• The percent sign as %2525 (not just %25).
  • The comma as %252C (not just %2C).
  • The forward slash as %252F (not just %2F).

Once I grasped that, I was home free. Well, almost. I also had to dope out Cloudinary’s outdated instructions for uploading additional fonts to use with the text; but I got it in the end. In essence, you have to go into the Cloudinary Media Library settings, add an upload preset, and configure it to recognize uploaded fonts — as .ttf, .otf, or .woff2 files — as okay for use. After that, you simply drag-and-drop font files to the Media Library, just as you do image files. It wasn’t nearly as complicated as Cloudinary’s docs made it sound.5

By the way: remember how I mentioned earlier that I didn’t like the lame formatting in Hugo’s Text filter, which otherwise could accomplish the same thing as this procedure for locally hosted and processed images? Well, this is one major reason I prefer the Cloudinary URL method. It not only lets me control the text alignment, it also respects my use of non-breaking spaces to make sure none of my titles’ line breaks result in one-word last lines, no matter how small a screen one may use.

Note: For a fuller understanding of some of the parameters, I suggest reading Lengstorf’s “Options” documentation — because, in the end, he’s simply explaining the Cloudinary URL options. I particularly recommend reading his explanations before you try dealing with Cloudinary’s. The latter’s product is amazing, but a lot of its documentation clearly isn’t for the faint-hearted (or, in my case, faint-headed).

The code

In this section, I provide an annotated version of the code by which I’m handling this stuff in my Hugo setup’s appropriate partial, which supplies only the metadata for the head element on each page. In addition to the comments, I’ve added some variables to make it more applicable to other users; e.g., I don’t need to provide a variable for my own Cloudinary cloud name (because I “hard-code” it in my own URL), but you’ll need to supply yours.

At the beginning of the code block, I mention a fallback image ($fallbackImg), which I host myself6 rather than on Cloudinary. This is for use for the home page, for which I’d prefer the OG image to be my long-term site image:

Monochrome view of hands typing on an old typewriter

Image: rawpixel; Pixabay.

I could also use the fallback image for other pages if I so chose. Anyway: if you have no such concerns about having a fallback image for your home page (or any other), feel free to ignore that part.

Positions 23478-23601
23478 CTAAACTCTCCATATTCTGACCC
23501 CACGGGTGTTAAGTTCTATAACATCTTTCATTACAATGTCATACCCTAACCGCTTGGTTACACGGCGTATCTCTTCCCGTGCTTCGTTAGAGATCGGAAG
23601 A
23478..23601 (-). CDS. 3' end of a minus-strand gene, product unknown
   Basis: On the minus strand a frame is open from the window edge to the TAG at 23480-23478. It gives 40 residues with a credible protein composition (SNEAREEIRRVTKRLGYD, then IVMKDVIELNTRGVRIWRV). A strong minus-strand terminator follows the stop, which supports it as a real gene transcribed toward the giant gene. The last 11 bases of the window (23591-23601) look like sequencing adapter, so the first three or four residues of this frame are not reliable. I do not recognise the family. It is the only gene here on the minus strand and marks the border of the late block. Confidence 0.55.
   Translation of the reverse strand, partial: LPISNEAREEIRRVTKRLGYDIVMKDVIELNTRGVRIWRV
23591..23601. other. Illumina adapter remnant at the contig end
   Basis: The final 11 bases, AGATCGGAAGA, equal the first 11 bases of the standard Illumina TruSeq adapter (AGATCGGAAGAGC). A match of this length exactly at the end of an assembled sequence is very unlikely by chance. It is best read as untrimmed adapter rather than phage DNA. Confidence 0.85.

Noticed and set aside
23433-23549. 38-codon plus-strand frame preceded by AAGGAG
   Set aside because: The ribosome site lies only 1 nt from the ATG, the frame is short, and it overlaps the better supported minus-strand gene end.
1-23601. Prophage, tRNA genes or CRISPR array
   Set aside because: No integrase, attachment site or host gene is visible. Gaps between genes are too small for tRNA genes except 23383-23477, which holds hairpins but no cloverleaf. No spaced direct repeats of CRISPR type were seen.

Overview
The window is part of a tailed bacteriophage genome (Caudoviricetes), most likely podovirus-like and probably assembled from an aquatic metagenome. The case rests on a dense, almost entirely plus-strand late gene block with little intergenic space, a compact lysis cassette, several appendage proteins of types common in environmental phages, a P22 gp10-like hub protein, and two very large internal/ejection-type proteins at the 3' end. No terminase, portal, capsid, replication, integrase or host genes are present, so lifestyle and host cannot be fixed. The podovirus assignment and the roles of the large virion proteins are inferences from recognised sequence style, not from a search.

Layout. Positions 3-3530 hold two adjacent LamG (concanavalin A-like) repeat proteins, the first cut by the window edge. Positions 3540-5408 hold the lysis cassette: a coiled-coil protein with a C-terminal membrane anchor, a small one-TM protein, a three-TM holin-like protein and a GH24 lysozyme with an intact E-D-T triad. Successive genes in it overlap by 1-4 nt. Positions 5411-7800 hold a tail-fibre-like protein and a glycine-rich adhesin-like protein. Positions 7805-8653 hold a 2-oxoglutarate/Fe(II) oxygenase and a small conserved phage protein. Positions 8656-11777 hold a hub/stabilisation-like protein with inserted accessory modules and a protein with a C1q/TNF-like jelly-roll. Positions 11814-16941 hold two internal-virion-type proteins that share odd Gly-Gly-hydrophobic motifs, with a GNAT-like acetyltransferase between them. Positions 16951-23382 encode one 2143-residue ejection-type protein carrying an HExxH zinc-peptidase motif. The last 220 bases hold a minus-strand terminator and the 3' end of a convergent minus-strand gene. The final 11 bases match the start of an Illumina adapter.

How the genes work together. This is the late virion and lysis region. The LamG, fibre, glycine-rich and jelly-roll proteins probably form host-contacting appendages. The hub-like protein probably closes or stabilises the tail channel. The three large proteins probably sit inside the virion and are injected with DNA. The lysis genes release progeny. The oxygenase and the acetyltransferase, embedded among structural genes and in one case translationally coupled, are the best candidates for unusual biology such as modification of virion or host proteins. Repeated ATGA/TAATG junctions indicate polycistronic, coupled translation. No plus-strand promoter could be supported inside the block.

You’ll notice that there’s a lot of other metadata in this, and I recommend using it all.7 Still, for the specific purposes of this post, we’re mainly concerned with building $socImg — which will contain the final Cloudinary image transformation URL — and supplying it at the end within your twitter:image and og:image metadata. That will then tell those SMPs to build a sharing card with your auto-generated title image whenever you share a link.

{{- $fallbackImg := resources.Get "/images/typewriter-monochrome_2242164_6260x4374.jpg" -}}
{{- $fallbackImg = $fallbackImg.Fit "1280x669" -}}
{{/* fallback OG image in case we're on the home page */}}
{{- $socImg := "" -}}{{/* init */}}

{{/* Required meta tags */}}
<meta charset="utf-8">
<meta name="viewport" content="width=device-width, initial-scale=1.0">
<meta http-equiv="X-UA-Compatible" content="ie=edge">
{{ $twitterHandle := "@YourTwitterHandle" }}
{{/* Provide that, of course. */}}
<meta name="twitter:site" content="{{ $twitterHandle }}">
<meta name="twitter:creator" content="{{ $twitterHandle }}">
<meta name="twitter:card" content="summary_large_image">

{{- if .IsHome }}
<title>{{ .Site.Title }}</title>
<meta name="description" content="{{ .Site.Params.Description }}">
<link rel="canonical" href="{{ .Site.BaseURL }}">
<meta property="og:title" content="{{ .Site.Title }}">
<meta property="og:type" content="website">
<meta property="og:description" content="{{ .Site.Params.Description }}">
<meta property="og:url" content="{{ .Site.BaseURL }}">
<meta property="twitter:title" content="{{ .Site.Title }}">
<meta property="twitter:description" content="{{ .Site.Params.Description }}">
{{- $socImg = $fallbackImg.Permalink -}}{{/* fallback if not Home */}}
{{- else }}
{{- /*
Now we’ll start building
`$escapedTitle`, which is the
text we’ll give Cloudinary to
use for the title.
We begin by creating this
variable and assigning it
the page's current title.
{{- $escapedTitle := .Title -}}
{{- /*
Next, we start using Hugo’s
`replace` function to change
any troublesome characters to
their “escaped” versions.
As explained earlier in this post,
Cloudinary requires “double-escaping”
(meaning, escaping the `%` within
as `%25`) the following characters
as follows:
- Percent sign %2525 (not just %25)
- Comma %252C (not just %2C)
- Forward slash %252F (not just %2F)
- Emoji character (irrelevant to me;
important only if you put emojis
in titles)
{{- $escapedTitle = replace $escapedTitle "%" "%2525" -}}{{/* percent sign */}}
{{- /*
You **MUST** put that one
at the top to avoid
fouling up the rest!!
{{- $escapedTitle = replace $escapedTitle "," "%252C" -}}{{/* comma */}}
{{- $escapedTitle = replace $escapedTitle "/" "%252F" -}}{{/* forward slash*/}}
{{- /*
From here on, the escaping
goes more simply.
These cover all the other
special characters my own titles
ever use. If yours use others,
you may want to use that
"URL Encode online" site
I mentioned before:
- */
{{- $escapedTitle = replace $escapedTitle " " "%20" -}}{{/* regular space */}}
{{- $escapedTitle = replace $escapedTitle ":" "%3A" -}}{{/* colon */}}
{{- $escapedTitle = replace $escapedTitle ";" "%3B" -}}{{/* semicolon */}}
{{- $escapedTitle = replace $escapedTitle "!" "%21" -}}{{/* exclamation point */}}
{{- $escapedTitle = replace $escapedTitle "?" "%3F" -}}{{/* question mark */}}
{{- $escapedTitle = replace $escapedTitle "+" "%2B" -}}{{/* plus sign */}}
{{- $escapedTitle = replace $escapedTitle "—" "%E2%80%94" -}}{{/* em dash */}}
{{- $escapedTitle = replace $escapedTitle "–" "%E2%80%93" -}}{{/* en dash */}}
{{- $escapedTitle = replace $escapedTitle " " "%C2%A0" -}}{{/* nbsp */}}